Monitor Maintenance

Because a good 17'' or larger monitor can be used for several years on more than one computer, proper care is essential to extend its life to the fullest extent. Use the following guidelines for proper care of your monitors:

  • Although phosphor burn (in which an image left onscreen eventually leaves a permanent shadow onscreen) is next-to-impossible with VGA-type displays—unlike the old TTL displays—screensavers are still useful for casual security. You can password-protect your system with both the standard Windows screensaver and third-party programs (although a determined snoop can easily thwart screensaver password protection).

Windows includes several screensavers that can be enabled via the Display Control Panel. A bevy of free and inexpensive screensavers is available for download from the Internet. Keep in mind, though, that add-on screensavers can cause crashes and lockups if they're poorly written or out-of-date. Use screensavers written for your particular operating system version to minimize problems.

  • To prevent premature failure of the monitor's power supply, use the power-management feature of the Display Properties or Power (Management) sheet to put the monitor into a low-power standby mode after a reasonable period of inactivity (10–15 minutes) and to turn it off after about 60 minutes.

    Using the power management feature is far better than using the on/off switch when you are away from the computer for brief periods. Turn off the monitor only at the end of your computing "day."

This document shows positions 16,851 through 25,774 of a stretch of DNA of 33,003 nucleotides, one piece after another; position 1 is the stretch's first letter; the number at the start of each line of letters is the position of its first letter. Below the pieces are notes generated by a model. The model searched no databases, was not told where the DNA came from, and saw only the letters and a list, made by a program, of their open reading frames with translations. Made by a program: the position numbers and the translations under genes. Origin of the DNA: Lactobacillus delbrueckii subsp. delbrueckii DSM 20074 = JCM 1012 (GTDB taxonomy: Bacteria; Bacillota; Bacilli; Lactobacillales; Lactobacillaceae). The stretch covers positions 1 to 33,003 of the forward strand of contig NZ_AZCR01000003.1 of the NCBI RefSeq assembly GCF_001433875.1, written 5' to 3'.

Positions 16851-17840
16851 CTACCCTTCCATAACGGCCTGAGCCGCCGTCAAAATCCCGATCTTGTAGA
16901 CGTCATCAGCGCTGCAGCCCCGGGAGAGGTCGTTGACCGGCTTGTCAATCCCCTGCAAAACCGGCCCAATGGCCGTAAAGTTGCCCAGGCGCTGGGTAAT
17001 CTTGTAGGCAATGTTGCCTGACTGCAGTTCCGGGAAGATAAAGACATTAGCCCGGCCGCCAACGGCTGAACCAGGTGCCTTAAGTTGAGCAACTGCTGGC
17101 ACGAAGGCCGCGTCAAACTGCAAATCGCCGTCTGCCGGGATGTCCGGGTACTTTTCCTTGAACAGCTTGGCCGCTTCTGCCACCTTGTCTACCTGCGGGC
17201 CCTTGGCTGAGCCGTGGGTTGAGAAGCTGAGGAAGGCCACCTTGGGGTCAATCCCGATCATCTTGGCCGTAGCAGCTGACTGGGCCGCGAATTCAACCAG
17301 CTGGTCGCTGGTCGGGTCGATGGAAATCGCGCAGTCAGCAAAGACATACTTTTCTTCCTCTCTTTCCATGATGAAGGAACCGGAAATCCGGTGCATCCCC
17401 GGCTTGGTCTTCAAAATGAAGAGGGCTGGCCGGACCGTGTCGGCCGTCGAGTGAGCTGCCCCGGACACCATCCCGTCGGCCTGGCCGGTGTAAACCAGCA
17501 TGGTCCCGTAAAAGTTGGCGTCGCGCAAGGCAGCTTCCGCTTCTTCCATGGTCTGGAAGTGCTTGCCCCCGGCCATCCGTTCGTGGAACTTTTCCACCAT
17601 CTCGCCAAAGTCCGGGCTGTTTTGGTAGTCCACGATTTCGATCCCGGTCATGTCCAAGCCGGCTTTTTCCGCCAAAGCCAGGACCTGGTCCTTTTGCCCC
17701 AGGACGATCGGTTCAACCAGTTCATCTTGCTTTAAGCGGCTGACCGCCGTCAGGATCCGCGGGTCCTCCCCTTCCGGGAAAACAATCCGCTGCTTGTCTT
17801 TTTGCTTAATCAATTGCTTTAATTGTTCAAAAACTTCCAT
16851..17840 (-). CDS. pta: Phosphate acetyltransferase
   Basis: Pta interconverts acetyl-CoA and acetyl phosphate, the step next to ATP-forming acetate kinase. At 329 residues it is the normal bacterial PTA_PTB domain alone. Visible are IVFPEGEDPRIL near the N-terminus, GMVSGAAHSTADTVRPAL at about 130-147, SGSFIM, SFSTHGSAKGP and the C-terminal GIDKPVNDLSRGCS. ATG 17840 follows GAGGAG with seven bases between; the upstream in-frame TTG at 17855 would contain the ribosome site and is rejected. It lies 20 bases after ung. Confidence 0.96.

How can you tell whether the monitor is really off or in standby mode? Look at the power LCD on the front of the monitor. A monitor that's in standby mode usually has a blinking green or solid amber LCD in place of the solid green LCD displayed when it's running in normal mode.

    Because monitors in standby mode still consume some power, they should be shut off at the end of the computing day. If the monitor will not go into standby when the PC isn't sending signals to it, make sure the monitor is properly defined in Windows's Display Properties sheet.

    In addition, the Energy Star check box should be selected for any monitor that supports power management, unless the monitor should be left on at all times (such as when used in a retail kiosk or self-standing display).

  • Make sure the monitor has adequate ventilation along the sides, rear, and top. Because monitors use passive cooling, a lack of adequate airflow caused by piling keyboards, folders, books, or other office debris on top of the monitor will cause it to overheat and considerably shorten its life.

If you're looking at a monitor with a partly melted grille on the top of the case, you're looking at a victim of poor cooling. If you need to use a monitor in an area with poor airflow, use an LCD panel instead of a CRT because LCDs run much cooler than CRTs.

  • The monitor screen and case should be kept clean. Turn off the power, spray a cleaner such as Endust for Electronics onto a soft cloth (never directly onto the monitor!), and wipe the screen and the case gently.

  • If your CRT monitor has a degaussing button or feature, use it periodically to remove stray magnetic signals. Keep in mind that CRTs have powerful magnets around the picture tube, so keep magnetic media away from them.